One example was the urine analysis. I’ll admit, the Deadhead in me heeds caution to piss tests. Maybe it is just a scar from my youth. Maybe I had spent so much time trying to cover up things I was doing that there was a Pavlov’s Dog reaction. Even when I have had to take drug screens for employment, knowing darn well that I’m clean, I get nervous. Whether it is the fear of a false positive, a nested psychological reaction, or the feeling of an infringement on my civil liberties, these things make me nervous. The medical form didn’t say what they needed to test for. Did I need to avoid going to a concert or other place where someone might be smoking a joint? I’ll admit it, I live in the Bay Area and I come in contact with marijuana. Heck, using the restroom at PacBell Park during the World Series probably put enough ambient THC in me to trigger a positive! There are many questions you can get answered by asking someone who has been through it already. But it is extremely uncomfortable to ask someone you don’t know well if the urine test includes a drug screen. It turns out, no drug screen. I guess we can place civil liberties in the win column on this one.
The last major part of the home study is the home visit. This was one where we really had no idea what to expect. We had gotten the scoop of what was required if you are being approved by Social Services, but this was entirely different. We didn’t know if we had to put covers over all the outlets and kid-proof the cabinets. We decided that we probably didn’t need to go those lengths now but did make sure we had more important things like a lock on our Jacuzzi cover. How spotless did the house need to be? How much of our clutter should we hide? We don’t want to appear disorganized. Yikes, do I need to take down the American peace flag from the kitchen wall? Maybe they think pacifists make bad parents!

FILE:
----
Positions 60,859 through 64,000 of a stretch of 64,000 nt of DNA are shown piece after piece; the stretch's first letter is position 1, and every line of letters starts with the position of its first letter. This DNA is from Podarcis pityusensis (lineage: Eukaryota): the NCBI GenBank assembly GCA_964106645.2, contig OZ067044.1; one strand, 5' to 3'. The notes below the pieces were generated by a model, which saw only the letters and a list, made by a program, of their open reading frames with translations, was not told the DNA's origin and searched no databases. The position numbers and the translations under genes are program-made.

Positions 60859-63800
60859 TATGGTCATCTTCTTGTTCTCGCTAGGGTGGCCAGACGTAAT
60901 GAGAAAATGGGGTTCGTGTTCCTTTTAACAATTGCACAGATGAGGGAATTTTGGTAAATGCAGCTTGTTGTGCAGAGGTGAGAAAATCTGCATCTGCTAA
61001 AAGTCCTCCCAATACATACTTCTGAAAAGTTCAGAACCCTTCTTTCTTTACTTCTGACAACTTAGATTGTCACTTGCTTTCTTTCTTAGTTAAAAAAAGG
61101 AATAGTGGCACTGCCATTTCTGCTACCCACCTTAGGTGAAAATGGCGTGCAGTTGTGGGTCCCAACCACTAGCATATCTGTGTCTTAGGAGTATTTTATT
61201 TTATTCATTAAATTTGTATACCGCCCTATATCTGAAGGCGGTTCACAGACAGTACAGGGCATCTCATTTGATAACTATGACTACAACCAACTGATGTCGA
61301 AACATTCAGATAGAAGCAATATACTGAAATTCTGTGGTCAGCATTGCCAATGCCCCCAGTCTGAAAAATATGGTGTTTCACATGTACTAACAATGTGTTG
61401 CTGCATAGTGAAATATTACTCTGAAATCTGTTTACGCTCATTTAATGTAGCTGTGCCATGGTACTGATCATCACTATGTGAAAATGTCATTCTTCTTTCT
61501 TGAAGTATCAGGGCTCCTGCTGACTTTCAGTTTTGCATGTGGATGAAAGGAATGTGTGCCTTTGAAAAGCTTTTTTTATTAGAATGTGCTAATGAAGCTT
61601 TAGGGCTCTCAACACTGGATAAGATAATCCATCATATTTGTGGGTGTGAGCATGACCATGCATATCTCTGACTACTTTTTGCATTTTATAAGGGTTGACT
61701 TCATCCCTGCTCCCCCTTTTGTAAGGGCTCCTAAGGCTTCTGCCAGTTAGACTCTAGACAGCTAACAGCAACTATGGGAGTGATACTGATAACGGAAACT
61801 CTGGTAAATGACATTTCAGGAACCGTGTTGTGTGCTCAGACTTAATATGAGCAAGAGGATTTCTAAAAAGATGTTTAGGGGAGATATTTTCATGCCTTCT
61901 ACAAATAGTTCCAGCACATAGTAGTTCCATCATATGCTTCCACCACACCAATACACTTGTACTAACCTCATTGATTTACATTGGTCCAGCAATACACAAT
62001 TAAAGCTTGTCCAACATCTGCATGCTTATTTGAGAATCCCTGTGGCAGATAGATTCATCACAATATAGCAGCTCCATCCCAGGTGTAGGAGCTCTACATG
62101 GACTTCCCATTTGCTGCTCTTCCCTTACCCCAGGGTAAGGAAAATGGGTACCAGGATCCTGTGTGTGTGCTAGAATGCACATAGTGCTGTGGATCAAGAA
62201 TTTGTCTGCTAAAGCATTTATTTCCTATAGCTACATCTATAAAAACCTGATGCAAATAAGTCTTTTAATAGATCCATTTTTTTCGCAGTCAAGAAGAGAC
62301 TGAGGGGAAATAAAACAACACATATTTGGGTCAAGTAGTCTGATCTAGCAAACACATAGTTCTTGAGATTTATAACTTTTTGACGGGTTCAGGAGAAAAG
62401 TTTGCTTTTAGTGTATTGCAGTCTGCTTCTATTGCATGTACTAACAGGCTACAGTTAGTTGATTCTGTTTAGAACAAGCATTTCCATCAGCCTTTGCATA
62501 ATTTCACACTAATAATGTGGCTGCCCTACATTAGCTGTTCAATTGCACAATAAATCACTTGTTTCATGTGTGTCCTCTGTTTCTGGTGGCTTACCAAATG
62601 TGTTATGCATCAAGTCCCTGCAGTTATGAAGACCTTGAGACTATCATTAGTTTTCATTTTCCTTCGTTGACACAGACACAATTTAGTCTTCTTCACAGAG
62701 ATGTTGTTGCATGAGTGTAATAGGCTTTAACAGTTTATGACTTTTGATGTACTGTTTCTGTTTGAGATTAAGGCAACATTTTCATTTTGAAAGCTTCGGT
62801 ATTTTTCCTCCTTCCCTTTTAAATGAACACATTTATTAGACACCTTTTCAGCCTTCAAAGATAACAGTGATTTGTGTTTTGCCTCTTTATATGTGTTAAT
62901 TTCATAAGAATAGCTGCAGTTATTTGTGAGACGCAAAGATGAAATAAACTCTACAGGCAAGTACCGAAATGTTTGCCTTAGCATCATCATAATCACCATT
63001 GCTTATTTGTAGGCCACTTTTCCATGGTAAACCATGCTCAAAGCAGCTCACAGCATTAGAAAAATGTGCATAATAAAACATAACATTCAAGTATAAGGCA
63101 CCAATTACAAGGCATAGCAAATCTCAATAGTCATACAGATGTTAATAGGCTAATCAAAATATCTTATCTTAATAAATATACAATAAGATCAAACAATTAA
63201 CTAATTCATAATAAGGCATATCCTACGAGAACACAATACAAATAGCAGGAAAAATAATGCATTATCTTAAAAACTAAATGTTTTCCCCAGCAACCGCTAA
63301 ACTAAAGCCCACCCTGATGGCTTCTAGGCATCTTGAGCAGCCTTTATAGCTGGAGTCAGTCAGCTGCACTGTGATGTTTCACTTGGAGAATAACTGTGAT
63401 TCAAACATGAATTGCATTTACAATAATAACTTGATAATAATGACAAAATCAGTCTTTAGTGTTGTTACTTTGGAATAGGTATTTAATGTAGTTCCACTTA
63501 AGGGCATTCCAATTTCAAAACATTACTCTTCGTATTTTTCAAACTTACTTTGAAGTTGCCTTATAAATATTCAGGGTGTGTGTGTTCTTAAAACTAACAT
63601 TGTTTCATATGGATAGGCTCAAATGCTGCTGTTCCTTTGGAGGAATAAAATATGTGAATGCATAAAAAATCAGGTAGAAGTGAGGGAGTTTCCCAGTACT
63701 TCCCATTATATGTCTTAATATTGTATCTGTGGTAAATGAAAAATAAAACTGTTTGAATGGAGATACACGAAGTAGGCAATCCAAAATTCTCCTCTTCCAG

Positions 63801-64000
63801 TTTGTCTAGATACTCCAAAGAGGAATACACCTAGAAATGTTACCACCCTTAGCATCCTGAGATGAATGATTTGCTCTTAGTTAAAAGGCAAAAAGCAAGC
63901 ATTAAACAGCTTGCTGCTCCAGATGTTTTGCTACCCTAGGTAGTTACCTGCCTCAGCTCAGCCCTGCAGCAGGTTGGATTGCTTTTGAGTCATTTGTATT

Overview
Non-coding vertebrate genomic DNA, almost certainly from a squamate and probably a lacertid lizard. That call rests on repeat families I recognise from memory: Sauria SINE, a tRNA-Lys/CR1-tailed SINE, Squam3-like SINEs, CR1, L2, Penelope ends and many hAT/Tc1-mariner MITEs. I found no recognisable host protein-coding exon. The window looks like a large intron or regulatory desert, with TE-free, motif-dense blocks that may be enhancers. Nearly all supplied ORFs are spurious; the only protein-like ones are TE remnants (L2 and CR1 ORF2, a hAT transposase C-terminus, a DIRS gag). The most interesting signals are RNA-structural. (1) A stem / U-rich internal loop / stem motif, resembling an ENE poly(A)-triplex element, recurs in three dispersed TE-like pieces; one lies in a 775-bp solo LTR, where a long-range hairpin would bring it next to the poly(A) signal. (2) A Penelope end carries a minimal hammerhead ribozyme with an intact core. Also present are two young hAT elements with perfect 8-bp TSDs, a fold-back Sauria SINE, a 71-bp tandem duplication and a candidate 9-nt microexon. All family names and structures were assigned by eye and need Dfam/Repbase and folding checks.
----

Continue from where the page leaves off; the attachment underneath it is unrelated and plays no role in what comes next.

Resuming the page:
Physical inspection aside, we really didn’t know what kinds of questions we’d be asked by the Social Worker. This could get very personal and while we had nothing to hide, there were things from both of our pasts that we’d rather not get in to. The adoption mindset made it so that I was unsure what a proper response to some of my teenage indiscretions would be. We of course wanted to appear perfect in every way. What if she somehow asks us both the same question and we answer differently? What if she finds things where we don’t see eye-to-eye? Do we need to act cuddly and cutesie to show we’re happily married?
As it turns out, the home study is not something to fear. It really seems to serve the purpose for which it is intended. In reality, the home study process seems more like a driver’s license or gun permit. You have to give them good reason to reject you. The argument can be made that there should be more to it. A few months ago there was a tragedy that occurred when a father killed his recently adopted child from Guatemala. Apparently the child had a bout of diarrhea and the father freaked out after having to repeatedly clean and diaper the child. The father dropped the infant boy into the bathtub three times, fracturing his skull and killing the child. I read one account where it said that this couple had actually been rejected in the past but somehow they got one agency to approve their home study. Maybe there was some signal that this man, who had no record of violence, had the potential to crack? Maybe they should have dug deeper to see the potential that lurked within him? Most likely, there was nothing to clue them in. But because of the adoption brand, this instance will be judged in that regard separate from all of the other fathers who do the same thing.